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VALLEY OF TEARS,
BEAR YE ONE ANOTHER'S BURDENS.
Once upon a time, methoiight I set out upon a long journey, and the place through which I travelled appeared to be a dark valley, which was called the Valley of Tears. It had obtained this name, not only on account of the many sorrowful adventures which poor passengers commonly meet with in their journey through it, but also because most of these travellers entered it weeping and crying, and left it in very great pain and anguish. This vast valley was full of people of all colors, ages, sizes, and descriptions. But whether white, or black, or tawny, all were travelling the same road; or rather they were taking different little paths which all led to the same common end.
Now, it was remarkable, that notwithstanding the different complexions, ages, and tempers of this vast variety of people, yet ail resembled each other in this one respect, that each had a burden on his back, which he was destined to carry through the toil and heat of the day, until he should arrive, by a longer or shorter course, at his journey's end. These burdens would in general have made the pilgrimage quite intolerable, had not the Lord of the valley, out of his great compassion for these poor pilgrims, provided, among other things, the following means for their relief:
In their full view over the entrance of the valley, there were written, in great letters of gold, the following words :—'
Bear Ye One Another's Burdens.
Now, I saw in my vision that many of the travellers hurried on without stopping to read this inscription; and others, though they had once read it, yet paid little or no attention to it. A third sort thought it very good advice for other people, but very seldom applied it to themselves. They uniformly desired to avail themselves of the assistance which, by this injunction, others were bound to offer them, but seldom considered that the obligation was mutual, and that reciprocal wants and reciprocal services formed the strong cord in the bond of charity. In short, I saw that too many of those people were of opinion that they had burdens enough of their own, and that there was therefore no occasion to take upon them those of others; so each tried to make his own load as light, and his own journey as pleasant as he could, without so much as once casting a thought on a poor overloaded neighbor. Here, however, I have to make a rather singular remark, by which I shall plainly show the folly of these selfish people. It was so ordered and contrived by the Lord of this valley, that if any one stretched out his hand to lighten a neighbor's burden, in fact he never failed to find that he at that moment also lightened his own. Besides, the benefit of helping each other was as mutual as the obligation. If a man helped his neighbor, it commonly happened that some other neighbor came, by and by, and helped him in his turn; for there was no such thing as what we call independence in the whole valley. Not one of all these travellers, however stout and strong, could move on comfortably without assistance, for so the Lord of the Valley, whose laws were all of them kind and good, had expressly ordained.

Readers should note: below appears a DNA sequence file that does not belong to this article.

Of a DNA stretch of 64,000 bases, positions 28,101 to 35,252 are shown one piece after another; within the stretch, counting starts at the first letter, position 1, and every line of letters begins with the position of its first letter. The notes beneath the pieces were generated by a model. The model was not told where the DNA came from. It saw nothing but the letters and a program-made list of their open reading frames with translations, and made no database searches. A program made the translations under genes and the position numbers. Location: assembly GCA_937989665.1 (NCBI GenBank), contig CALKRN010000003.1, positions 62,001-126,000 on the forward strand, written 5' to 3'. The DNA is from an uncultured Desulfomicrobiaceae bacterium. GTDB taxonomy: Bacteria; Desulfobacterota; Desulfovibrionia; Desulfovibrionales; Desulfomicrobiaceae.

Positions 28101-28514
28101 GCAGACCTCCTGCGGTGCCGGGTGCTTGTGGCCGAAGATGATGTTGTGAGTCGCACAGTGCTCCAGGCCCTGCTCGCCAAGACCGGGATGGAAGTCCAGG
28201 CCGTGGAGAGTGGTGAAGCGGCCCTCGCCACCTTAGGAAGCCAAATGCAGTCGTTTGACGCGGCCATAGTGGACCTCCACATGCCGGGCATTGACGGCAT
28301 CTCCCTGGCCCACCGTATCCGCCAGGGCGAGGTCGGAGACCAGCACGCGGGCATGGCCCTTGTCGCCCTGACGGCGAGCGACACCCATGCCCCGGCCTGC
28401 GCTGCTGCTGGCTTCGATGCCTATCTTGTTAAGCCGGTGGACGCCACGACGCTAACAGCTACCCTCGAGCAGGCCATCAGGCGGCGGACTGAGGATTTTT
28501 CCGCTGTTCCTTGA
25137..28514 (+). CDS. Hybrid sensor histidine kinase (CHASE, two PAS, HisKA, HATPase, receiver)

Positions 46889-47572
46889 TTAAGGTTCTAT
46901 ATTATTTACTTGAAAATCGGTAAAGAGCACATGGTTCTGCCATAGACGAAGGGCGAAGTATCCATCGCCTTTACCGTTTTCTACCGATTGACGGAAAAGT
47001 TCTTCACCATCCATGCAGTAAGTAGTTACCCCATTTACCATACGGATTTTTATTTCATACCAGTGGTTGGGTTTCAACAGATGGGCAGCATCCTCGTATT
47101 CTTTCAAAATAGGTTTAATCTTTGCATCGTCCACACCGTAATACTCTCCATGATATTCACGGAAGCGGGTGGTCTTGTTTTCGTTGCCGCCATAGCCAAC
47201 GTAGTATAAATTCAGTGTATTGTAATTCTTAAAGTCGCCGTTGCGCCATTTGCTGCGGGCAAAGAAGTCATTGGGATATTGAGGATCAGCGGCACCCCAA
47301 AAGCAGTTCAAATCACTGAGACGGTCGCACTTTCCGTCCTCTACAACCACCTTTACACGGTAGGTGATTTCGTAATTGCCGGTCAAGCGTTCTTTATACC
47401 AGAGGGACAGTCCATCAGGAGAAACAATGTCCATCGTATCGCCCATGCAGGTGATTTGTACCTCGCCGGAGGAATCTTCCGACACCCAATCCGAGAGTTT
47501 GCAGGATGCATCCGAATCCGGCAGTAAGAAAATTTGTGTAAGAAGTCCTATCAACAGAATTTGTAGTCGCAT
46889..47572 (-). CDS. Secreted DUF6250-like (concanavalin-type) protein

I stood still to watch the progress of these poor wayfaring people, who moved slowly on, like so many ticket-porters, with burdens of various kinds on their backs; of which some were heavier, and some were lighter; but from a burden of one kind or other, not one traveller was entirely free. There might be some difference in the degree, and some distinction in the nature, but exemption there was none.
A sorrowful widow, oppressed with the burden of grief for the loss of an affectionate husband, moved heavily on; and would have been bowed down by her heavy load, had not the surviving children with great alacrity stepped forward and supported her. Their kindness after a while so much lightened the load, which threatened at first to be intolerable, that she even went on her way with cheerfulness, and more than repaid their help, by applying the strength she derived from it to their future assistance.
I next saw a poor old man tottering under a burden Bo heavy, that I expected him every moment to sink under it. I peeped into his pack, and saw it was made up of many sad articles; there were poverty, oppression, sickness, debt, and, what made by far the heaviest part, undutiful children. I was wondering how it was that he got on even so well as he did, till I spied his wife, a kind, meek, Christian woman, who was doing her utmost to assist him. She quietly got behind, gently laid her shoulder to the burden, and carried a much larger proportion of it than appeared to me when I was at a distance. It was not the smallest part of the benefit, that she was anxious to conceal it. She not only sustained him by her strength, but cheered him by her counsels. She told him, that "through much tribulation we must enter into rest;" that "he that overcometh shall inherit all things." In short, she so supported his fainting spirit, that he was enabled to "run with patience the race that was set before him."
The Kind Neighbor.